Pruning & transplanting a plum tree

pruning

Pruning & transplanting a plum tree

I have a plum tree I planted 1.5 years ago. I plan to move it this coming winter and want to prune it back at the same time. Is there a special type of prune I should do prior to moving it and how long before the move should do this?

Plum trees lose their leaves before many other deciduous trees (both fruiting and non-fruiting). When all the leaves have fallen and growth has ceased, it is safe to prune and transplant your plum tree.


Pruning your tree
If plum trees are pruned too early while there are still leaves on the tree and warm weather persists, they can start growing again - even in April! Aim to develop a strong, sturdy framework when pruning your plum tree. Prune to encourage three to five main leaders (main branches) and remove all very thin growth and any inward-growing branches. Plum trees can become quite large if left unpruned.


Preparing your tree
After completing your pruning its time to dig up the tree. Try and take as much of the trees root system as possible - plums do have a vigorous root system, so this could be quite a challenge! Then shorten back some of the main roots where they are more than 600mm (60cm) long. While you prepare the new site for planting, it’s a good idea to soak the tree in Garden Time Seafeed – this will lessen transplant shock and help the tree recover faster.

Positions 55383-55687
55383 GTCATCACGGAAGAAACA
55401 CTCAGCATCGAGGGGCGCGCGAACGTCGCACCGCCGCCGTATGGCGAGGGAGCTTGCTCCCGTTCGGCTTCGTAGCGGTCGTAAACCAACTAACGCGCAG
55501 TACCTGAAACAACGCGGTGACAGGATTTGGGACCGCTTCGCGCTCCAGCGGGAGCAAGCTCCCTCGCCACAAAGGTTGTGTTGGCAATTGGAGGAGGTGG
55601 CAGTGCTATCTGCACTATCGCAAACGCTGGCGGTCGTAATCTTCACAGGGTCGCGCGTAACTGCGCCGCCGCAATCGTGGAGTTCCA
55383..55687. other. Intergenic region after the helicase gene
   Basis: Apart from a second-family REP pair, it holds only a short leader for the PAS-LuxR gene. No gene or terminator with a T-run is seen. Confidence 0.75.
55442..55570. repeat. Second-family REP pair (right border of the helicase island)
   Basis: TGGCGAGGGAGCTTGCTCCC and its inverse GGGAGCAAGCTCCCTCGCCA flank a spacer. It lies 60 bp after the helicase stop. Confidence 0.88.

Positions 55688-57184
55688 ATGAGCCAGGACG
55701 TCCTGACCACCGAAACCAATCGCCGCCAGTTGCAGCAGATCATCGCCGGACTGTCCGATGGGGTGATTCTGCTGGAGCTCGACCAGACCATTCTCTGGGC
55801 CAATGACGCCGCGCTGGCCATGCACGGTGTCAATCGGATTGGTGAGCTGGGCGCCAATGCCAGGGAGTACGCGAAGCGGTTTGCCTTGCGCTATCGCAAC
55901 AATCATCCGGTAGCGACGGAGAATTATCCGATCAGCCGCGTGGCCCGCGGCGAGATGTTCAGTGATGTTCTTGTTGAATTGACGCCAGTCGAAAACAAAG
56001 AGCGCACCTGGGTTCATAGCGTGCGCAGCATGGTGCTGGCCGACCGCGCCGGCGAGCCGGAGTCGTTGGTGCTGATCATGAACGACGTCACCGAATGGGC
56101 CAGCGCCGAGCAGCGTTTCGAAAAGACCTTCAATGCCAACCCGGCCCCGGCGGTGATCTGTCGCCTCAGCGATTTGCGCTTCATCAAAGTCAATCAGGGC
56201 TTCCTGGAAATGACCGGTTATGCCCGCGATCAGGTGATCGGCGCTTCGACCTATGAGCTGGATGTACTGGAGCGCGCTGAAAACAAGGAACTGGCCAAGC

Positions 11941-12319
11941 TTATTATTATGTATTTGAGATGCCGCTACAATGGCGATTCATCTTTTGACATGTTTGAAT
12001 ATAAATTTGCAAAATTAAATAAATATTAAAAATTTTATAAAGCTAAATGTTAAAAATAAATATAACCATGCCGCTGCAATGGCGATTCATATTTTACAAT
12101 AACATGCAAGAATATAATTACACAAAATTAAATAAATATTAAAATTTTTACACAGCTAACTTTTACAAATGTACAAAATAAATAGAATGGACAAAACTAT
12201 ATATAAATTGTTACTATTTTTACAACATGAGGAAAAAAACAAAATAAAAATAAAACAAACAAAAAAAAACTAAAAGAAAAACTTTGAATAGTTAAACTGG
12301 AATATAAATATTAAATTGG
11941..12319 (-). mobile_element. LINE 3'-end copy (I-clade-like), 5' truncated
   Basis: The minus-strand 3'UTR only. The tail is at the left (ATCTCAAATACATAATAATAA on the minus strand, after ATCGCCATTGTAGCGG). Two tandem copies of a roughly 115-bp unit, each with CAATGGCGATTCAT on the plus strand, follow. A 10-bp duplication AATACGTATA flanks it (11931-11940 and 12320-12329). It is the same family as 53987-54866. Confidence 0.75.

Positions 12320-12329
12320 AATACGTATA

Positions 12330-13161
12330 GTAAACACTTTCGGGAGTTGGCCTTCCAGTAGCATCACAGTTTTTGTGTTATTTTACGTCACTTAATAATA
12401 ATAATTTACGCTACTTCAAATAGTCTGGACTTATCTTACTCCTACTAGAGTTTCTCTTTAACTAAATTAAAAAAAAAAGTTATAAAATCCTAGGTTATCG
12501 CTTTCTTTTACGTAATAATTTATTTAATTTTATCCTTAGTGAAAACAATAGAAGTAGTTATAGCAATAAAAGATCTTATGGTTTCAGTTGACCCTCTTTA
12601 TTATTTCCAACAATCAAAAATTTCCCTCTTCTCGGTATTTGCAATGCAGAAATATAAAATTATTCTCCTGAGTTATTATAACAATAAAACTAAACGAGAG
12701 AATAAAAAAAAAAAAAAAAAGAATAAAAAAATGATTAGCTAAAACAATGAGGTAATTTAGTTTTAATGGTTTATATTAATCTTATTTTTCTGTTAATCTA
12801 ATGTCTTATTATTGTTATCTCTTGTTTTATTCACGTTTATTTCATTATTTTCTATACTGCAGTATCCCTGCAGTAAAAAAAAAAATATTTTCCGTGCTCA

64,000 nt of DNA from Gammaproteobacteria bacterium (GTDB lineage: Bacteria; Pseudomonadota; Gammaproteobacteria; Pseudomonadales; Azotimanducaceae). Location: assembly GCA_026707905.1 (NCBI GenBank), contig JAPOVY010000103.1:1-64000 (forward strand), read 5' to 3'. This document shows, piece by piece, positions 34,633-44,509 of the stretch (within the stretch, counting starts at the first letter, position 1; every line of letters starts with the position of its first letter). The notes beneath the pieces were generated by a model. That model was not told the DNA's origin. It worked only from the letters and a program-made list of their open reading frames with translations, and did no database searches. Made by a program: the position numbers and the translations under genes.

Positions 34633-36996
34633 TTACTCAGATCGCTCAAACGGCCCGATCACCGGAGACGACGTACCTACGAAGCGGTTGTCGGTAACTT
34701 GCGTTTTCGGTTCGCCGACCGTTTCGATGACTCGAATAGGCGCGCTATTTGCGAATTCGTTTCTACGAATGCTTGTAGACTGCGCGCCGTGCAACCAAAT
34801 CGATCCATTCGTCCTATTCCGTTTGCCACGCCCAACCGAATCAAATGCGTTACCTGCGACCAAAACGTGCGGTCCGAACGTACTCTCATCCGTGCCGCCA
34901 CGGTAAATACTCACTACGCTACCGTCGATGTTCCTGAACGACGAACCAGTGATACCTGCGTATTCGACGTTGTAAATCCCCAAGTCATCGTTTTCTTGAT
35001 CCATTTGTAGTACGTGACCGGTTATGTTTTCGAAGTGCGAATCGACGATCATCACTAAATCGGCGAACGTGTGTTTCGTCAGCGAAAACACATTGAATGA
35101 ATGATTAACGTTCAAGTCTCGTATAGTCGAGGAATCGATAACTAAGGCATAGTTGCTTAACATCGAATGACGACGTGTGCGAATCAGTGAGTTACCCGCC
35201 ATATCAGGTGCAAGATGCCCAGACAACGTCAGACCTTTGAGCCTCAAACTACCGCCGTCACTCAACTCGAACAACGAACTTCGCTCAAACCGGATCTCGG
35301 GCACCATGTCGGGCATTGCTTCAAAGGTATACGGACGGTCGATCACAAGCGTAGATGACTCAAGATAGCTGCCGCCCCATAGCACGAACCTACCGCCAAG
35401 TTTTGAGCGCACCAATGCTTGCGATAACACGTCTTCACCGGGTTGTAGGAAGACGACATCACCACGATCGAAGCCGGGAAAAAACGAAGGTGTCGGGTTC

Transplanting
Prepare the site for the new plum tree before transplanting. 

  1. Dig a hole twice as wide and as deep as the tree's root ball. It's best to plant the tree with the base of its stem slightly above ground level – so adjust the depth of your hole accordingly. Doing this prevents water from pooling around the trunk later on, which can lead to rot.
  2. Add generous amounts of Daltons Garden Time Compost or Enriched Garden Mix into the hole and mix in well, then add two Daltons Premium Planter Tabs to give the tree the best start.
  3. Improve drainage by creating a mound at the bottom of the hole in the middle where the root ball will sit.
  4. Place the tree in the hole and fill around the root ball with remaining compost/mix and existing soil and pat it to make it compact and firm. 
  5. Finish with a good layer of Premium Mulch and Grow around the base of a tree to help to regulate the temperature of the soil, keeping it warmer in cold weather and cooler in hot weather. This is particularly important for young trees, which are more vulnerable to temperature fluctuations.
  6. Water thoroughly. Tip: Use the Seafeed water your tree was soaking in.

 

Plums typically transplant very well, so expect healthy new growth in the spring!

To see fruit tree planting in action, watch our video here: https://www.daltons.co.nz/gardening-guides/planting-fruit-trees-with-daltons
 

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